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A year after Silicon Valley Bank failed, another regional lender flashes warning signs

Regional lender New York Community Bank finds itself in an apparently worsening predicament, just as the anniversary of last year’s banking turmoil nears.

Shares of the troubled lender plunged 25% Friday to below $4 apiece after NYCB restated recent quarterly earnings lower by $2.4 billion, formally replaced its CEO and delayed the release of a key annual report.

The most worrying development, though, is directly tied to investors’ fears about commercial real estate and shortfalls the bank reported in a key aspect of its business: NYCB said that poor oversight led to “material weaknesses” in the way it reviewed its portfolio of loans.

The disclosure is a “significant concern that suggests credit costs could be higher for an extended period,” Raymond James analyst Steve Moss said Thursday in a research note. “The disclosures add to our concern about NYCB’s interest-only multi-family portfolio, which may require a long workout period unless interest rates decline.”

In a remarkable reversal of fortunes, a year after deposit runs consumed regional lenders including Silicon Valley Bank, NYCB — one of the perceived winners from that period after acquiring a chunk of the assets of Signature Bank following government seizure — is now facing existential questions of its own.

The bank’s trajectory shifted suddenly a month ago after a disastrous fourth-quarter report in which it posted a surprise loss, slashed its dividend and shocked analysts with its level of loan-loss provisions.

Days later, ratings agency Moody’s cut the bank’s credit ratings two notches to junk on concerns over the bank’s risk management capabilities after the departure of NYCB’s chief risk officer and chief audit executive.

At the time, some analysts were comforted by the steps NYCB took to shore up its capital, and noted that the promotion of former Flagstar CEO Alessandro DiNello to executive chairman boosted confidence in management. The bank’s stock was briefly buoyed by a flurry of insider purchases indicating executives’ confidence in the bank.

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DiNello became CEO as of Thursday after his predecessor stepped down.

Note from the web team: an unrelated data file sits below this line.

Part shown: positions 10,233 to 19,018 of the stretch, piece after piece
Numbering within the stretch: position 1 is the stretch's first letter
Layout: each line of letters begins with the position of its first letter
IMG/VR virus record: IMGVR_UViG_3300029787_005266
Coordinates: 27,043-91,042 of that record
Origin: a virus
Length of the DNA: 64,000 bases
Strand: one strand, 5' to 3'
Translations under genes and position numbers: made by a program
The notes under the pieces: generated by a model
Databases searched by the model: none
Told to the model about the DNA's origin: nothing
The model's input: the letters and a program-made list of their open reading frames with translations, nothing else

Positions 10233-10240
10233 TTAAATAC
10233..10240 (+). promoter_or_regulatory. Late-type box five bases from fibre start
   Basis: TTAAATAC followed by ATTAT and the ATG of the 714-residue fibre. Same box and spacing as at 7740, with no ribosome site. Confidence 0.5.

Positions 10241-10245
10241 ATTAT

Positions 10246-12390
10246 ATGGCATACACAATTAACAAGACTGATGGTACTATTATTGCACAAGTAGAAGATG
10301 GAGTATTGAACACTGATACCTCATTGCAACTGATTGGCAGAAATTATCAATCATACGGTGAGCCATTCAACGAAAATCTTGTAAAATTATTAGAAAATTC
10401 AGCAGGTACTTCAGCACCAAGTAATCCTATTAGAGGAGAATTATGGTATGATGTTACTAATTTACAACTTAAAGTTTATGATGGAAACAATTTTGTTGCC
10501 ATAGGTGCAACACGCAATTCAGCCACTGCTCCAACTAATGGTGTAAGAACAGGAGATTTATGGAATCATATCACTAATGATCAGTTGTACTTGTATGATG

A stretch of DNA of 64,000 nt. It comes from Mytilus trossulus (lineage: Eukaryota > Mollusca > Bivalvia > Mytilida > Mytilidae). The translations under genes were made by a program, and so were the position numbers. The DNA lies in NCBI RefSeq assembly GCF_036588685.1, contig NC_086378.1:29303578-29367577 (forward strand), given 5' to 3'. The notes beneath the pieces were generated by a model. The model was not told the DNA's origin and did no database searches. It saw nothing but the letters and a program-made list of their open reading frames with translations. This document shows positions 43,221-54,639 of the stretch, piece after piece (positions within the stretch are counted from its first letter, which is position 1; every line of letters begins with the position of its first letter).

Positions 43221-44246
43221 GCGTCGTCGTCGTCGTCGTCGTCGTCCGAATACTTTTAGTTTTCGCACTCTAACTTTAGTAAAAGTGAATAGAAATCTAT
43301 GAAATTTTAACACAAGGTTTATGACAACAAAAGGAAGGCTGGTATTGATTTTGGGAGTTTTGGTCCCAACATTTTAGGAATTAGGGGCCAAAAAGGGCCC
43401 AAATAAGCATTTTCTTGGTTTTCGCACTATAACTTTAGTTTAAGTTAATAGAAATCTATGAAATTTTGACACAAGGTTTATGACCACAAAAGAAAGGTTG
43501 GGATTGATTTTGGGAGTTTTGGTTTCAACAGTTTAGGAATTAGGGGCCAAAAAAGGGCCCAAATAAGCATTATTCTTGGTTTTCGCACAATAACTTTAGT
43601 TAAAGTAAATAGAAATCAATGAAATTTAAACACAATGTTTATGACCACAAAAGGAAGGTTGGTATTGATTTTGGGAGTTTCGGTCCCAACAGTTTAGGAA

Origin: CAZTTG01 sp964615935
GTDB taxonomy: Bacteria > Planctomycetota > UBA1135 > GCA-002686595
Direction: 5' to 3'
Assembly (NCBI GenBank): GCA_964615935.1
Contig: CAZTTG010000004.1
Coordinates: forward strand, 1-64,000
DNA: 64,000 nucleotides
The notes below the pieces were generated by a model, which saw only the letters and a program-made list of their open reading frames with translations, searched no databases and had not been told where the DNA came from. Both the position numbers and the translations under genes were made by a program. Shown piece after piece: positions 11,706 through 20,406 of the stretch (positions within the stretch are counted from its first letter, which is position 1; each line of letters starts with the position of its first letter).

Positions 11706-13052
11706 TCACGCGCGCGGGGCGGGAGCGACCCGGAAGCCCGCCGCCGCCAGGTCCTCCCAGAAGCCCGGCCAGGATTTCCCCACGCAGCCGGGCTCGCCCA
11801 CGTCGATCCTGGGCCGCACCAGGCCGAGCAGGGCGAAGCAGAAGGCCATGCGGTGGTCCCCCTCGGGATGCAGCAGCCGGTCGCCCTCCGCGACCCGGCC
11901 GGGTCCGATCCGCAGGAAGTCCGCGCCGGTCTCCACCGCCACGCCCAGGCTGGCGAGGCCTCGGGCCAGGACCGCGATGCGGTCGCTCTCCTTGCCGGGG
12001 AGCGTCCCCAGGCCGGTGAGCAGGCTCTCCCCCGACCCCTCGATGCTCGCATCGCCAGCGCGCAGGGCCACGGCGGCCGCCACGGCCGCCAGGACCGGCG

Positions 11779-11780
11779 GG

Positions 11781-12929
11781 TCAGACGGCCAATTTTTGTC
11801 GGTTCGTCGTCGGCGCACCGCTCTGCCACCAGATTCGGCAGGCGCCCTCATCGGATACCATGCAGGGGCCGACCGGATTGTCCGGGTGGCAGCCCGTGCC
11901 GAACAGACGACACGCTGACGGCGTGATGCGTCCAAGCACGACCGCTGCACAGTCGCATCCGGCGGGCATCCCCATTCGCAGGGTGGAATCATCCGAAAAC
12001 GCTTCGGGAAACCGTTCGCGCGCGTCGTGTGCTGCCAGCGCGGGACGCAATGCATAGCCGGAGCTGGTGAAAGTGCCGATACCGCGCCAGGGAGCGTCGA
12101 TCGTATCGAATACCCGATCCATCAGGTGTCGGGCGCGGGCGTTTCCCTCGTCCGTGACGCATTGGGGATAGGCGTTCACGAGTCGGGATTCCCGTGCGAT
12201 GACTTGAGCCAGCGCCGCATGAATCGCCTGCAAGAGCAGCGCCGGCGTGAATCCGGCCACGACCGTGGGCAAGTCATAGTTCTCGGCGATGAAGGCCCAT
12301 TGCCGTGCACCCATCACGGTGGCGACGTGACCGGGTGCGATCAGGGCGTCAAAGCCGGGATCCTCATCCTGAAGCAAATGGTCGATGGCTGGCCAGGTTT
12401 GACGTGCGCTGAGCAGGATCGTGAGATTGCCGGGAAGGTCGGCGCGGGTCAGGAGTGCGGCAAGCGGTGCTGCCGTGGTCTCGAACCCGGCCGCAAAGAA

Now, some are questioning the stability of NYCB’s deposits amid the tumult. Last month, the bank said it had $83 billion in deposits as of February 5, a slight increase from year-end. Most of those deposits were insured, and it had ample resources to tap if uninsured deposits left the bank, it said.

“NYCB still has not provided an update on deposits, which we can only infer they are down,” D.A. Davidson analyst Peter Winter said Thursday in a note.

“The question is, by how much?” Winter asked. “In our view, corporate treasurers were reassessing if they are going to keep deposits at NYCB when their debt rating was downgraded to junk.”

In a statement released Friday announcing a new chief risk officer and chief audit executive, NYCB CEO DiNello noted that he had identified the material weaknesses disclosed Thursday and is “taking the necessary steps to address them, including appointing new executives.”

The bank’s allowance for credit losses isn’t expected to change, he added.

“The company has strong liquidity and a solid deposit base, and I am confident we will execute on our turnaround plan,” DiNello said.

The pressure on NYCB’s operations and profitability amid elevated interest rates and a murky outlook for loan defaults has raised questions as to whether NYCB, a serial acquirer of banks until recently, will be forced to sell itself to a more stable partner.

Ben Emons, head of fixed income for NewEdge Wealth, noted that banks trading for less than $5 a share are perceived by markets as being at risk for government seizure.

NYCB stock notched a 52-week low of $3.32 per share on Friday.

“We expect more questions on whether NYCB will sell,” Citigroup analyst Keith Horowitz said in a note. “But we do not see a lot of potential buyers here even at this price due to the uncertainty … in our view, NYCB is on its own.”

A NYCB representative didn’t immediately return a request for comment.

This post appeared first on NBC NEWS

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